The fundamental five questions for best living that need to be asked are not new to anybody. They are the five “W’s”. The key to these questions leading to daily life improvement is how they are applied. The number of decisions we make each day, each hour…each minute is staggering. Most of these decisions we make we do without thinking, as they are small choices and require less focus. Others require more focus. Much more. I’m constantly amazed by how few instances in which these five questions are employed. The application of these questions (and the resulting answers) is integral to long term goal achievement and overall contentment in life. Here is a look at the fundamental five questions for best living in more depth and advice on how you can begin employing them when it counts.
Fundamental Five Questions For Best Living – Question#1: Who will this affect?
In the era of selfies, facebook and instagram, it is difficult for a person to remember others during the decision making process. More than ever before, society is caught up in “the self”. How do I look? Who’s watching me do this? What will these people think of me?
Me, me, me.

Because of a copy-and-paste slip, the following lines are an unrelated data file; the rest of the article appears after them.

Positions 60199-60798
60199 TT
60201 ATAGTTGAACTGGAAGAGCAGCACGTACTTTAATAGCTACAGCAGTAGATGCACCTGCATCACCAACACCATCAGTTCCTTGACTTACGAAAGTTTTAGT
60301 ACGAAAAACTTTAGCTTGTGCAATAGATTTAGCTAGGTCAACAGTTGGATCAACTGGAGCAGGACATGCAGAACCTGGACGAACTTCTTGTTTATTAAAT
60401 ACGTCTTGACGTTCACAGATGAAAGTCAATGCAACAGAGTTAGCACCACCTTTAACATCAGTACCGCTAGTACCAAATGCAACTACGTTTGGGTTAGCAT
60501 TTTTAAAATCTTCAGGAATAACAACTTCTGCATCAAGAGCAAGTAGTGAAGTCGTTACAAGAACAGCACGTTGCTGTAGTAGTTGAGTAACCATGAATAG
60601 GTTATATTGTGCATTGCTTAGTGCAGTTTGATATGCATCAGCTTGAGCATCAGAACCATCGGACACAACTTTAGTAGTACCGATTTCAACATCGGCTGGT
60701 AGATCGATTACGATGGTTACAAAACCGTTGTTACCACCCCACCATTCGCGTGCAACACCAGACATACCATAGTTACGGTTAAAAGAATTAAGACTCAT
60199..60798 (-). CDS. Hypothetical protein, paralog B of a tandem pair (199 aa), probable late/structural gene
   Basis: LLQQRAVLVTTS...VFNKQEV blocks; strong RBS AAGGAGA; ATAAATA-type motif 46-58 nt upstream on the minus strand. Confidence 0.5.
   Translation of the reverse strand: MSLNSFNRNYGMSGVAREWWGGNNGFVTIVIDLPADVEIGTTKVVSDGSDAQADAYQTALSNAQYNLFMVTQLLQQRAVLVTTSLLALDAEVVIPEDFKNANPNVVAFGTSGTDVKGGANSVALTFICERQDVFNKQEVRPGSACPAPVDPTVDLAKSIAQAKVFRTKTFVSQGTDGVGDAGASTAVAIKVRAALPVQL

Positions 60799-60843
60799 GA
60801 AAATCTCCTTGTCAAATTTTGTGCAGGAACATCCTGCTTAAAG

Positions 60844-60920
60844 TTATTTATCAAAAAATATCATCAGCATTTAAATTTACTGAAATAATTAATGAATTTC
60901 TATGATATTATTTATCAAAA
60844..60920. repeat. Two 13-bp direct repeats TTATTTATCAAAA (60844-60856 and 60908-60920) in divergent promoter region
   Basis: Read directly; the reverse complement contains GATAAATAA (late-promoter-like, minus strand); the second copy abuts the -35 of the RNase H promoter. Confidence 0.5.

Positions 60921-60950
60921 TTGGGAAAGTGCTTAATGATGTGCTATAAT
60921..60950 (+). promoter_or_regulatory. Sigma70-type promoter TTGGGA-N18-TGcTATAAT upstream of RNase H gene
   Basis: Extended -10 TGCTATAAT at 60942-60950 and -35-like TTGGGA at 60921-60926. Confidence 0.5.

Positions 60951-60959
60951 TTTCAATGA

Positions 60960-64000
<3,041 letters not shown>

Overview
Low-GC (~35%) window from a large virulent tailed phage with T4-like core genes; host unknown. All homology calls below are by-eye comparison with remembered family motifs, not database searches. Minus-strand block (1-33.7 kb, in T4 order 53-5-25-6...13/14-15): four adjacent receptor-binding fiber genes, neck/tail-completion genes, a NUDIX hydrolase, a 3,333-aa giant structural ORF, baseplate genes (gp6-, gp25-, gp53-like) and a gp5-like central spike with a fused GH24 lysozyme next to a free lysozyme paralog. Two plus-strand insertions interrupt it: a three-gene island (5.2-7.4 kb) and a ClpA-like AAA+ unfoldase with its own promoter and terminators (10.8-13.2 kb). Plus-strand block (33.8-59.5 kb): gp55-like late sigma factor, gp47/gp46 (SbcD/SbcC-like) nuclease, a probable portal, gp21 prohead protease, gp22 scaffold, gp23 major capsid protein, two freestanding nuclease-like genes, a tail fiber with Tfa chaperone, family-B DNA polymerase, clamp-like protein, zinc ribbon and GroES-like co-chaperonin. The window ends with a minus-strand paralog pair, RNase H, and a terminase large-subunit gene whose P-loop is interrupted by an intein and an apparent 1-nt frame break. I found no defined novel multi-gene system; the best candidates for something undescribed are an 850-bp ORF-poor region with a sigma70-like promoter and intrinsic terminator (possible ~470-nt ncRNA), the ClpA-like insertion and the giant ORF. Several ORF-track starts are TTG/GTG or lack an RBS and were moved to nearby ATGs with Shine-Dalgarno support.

It’s sad, really. How much time we spend weighing how we are viewed by others. The hard fact is, we have very little control on how others choose to perceive us. There is an image we can portray, yes – though this image will be always skewed by another’s biases. Removing the “self” from the decision making process allows you to focus on the choice itself. In doing so, you’re left with the fundamental five questions for best living. The first question (arguably the most obvious) after removing self is, “who else will be affected by the decision I make?” Decisions always have ripple effects, whether we realize it or not. If you’re not certain how much, simply ask your father or a friend who is married about the one decision they wished they had consulted their spouse on before they had made it. You may find hesitation in their answer, Understand, this hesitation is not for lack events, the person asked is simply searching their memory for which decision had the most negative impact. If a relationship is long enough, there will be a myriad of regretful decisions to choose from. Realizing potential repercussions early on in the decision making process allows opportunity to either inform the other parties or at least time to make consideration for the impact the choice made will have. Asking yourself “Who will this affect?” can save you time, future headache and is integral to creating lasting, successful relationships.